How to Make Money

Get Paid to Help the Environment: 7 Green Jobs With Salaries Up to $120,000

August 20, 2015
by Steve Gillman
Contributor

Maybe you feel strongly about protecting the environment. You might even participate in Earth Day cleanups and other volunteer activities. Of course, if you spend a lot of time at work, there’s only so much you can do.

On the other hand, the two activities are not mutually exclusive. Why not find a way to do good for the planet and for your bank account?

Here are some of the best green jobs to consider; ones that allow you to make a decent wage and feel good about your work.

1. Environmental Engineer

You might design better waste disposal systems, or you could work on construction sites, on recycling projects or in urban planning.

Wherever you work and whatever your specific tasks, you’ll develop solutions to environmental problems.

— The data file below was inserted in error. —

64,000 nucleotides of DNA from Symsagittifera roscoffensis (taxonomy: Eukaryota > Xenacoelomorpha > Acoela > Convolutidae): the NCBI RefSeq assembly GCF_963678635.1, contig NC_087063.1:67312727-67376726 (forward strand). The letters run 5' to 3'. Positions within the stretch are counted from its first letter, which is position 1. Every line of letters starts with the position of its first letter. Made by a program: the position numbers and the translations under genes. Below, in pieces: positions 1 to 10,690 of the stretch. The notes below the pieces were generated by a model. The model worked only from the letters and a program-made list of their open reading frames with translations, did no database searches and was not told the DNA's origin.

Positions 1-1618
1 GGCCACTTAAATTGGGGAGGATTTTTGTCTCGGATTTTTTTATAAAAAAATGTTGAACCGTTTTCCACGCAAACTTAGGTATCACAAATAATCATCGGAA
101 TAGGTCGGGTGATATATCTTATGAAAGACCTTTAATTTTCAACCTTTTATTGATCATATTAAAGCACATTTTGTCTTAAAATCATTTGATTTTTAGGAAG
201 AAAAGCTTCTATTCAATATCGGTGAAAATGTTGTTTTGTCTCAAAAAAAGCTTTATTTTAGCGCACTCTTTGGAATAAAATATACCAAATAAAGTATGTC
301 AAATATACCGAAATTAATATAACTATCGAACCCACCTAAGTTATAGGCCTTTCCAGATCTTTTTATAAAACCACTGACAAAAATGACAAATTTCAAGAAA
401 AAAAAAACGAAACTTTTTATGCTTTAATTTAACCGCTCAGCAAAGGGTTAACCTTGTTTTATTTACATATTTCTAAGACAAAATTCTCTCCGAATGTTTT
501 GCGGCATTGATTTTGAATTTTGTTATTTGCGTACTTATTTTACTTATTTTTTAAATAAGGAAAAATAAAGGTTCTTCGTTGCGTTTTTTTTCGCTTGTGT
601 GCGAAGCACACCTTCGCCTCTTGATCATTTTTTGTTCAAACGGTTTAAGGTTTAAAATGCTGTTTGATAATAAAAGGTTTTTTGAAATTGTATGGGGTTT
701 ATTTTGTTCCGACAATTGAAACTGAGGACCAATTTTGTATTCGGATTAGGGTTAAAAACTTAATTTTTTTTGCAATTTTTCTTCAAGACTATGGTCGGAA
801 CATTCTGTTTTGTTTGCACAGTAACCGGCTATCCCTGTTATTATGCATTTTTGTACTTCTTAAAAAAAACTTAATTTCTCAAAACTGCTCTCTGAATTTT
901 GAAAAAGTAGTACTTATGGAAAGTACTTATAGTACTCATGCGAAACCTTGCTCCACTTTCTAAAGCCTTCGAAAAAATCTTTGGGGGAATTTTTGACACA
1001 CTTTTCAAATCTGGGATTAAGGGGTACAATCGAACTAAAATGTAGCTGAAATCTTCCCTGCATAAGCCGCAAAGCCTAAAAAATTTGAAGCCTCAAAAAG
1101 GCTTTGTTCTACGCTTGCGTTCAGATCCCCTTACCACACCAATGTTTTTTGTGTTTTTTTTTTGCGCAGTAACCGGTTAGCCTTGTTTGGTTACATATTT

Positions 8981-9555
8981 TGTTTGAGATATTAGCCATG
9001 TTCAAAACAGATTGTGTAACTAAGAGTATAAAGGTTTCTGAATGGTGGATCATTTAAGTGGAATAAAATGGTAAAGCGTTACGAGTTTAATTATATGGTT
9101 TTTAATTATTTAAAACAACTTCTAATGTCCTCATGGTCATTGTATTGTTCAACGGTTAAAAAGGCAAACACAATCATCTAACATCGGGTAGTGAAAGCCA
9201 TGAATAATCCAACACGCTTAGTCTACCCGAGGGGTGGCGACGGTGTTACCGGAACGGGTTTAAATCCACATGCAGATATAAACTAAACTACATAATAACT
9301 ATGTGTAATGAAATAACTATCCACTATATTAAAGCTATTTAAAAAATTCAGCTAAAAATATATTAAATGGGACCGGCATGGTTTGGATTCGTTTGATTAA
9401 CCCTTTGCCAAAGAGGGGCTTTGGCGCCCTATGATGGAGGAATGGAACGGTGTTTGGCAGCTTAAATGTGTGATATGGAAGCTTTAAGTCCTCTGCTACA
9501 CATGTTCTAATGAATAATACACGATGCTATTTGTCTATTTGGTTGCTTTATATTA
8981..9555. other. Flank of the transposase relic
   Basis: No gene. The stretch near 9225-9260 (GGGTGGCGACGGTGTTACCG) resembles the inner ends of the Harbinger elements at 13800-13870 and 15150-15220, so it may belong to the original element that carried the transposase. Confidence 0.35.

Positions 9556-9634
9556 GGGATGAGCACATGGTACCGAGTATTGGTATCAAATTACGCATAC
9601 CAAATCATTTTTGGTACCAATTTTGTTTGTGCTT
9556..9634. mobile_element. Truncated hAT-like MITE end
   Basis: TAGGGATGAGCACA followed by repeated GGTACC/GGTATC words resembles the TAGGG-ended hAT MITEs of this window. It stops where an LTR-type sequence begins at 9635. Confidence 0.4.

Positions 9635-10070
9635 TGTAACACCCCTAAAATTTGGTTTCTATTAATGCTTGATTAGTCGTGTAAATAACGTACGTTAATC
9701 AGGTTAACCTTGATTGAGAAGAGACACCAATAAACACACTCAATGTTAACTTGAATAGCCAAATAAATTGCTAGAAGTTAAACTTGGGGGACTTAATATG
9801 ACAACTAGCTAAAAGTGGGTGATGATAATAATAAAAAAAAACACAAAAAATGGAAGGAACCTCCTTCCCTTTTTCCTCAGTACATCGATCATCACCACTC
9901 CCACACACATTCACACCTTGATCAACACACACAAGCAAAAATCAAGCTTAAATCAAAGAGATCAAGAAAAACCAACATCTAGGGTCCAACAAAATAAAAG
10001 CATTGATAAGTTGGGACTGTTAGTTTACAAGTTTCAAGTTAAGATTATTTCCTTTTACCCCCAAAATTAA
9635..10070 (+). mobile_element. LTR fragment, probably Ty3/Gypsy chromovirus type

The median annual wage for environmental engineers is $80,890, according to the Bureau of Labor Statistics (BLS). You’ll need a bachelor’s degree in environmental engineering or a related field, like chemical or general engineering. You might also require licensing for some specialties.

You can make even more money if you manage a team. The median annual income for environmental engineering managers is $91,723, and 25% of people in this position make more than $120,000 per year, according to Payscale. You need about five years of experience to land this job.

2. Hydrologist

In this role, you might visit lakes and rivers to take water samples or inspect monitoring equipment.

But you’ll spend much of your time in an office, analyzing data and making predictive models. Generally you’ll work to solve problems of water quality and availability.

The BLS says the median annual wage for hydrologists is $75,530. You need a master’s degree, a background in the natural sciences and, in some states, a license.

3. Sustainability Director

“The majority of Sustainability Directors claim high levels of job satisfaction,” says Payscale.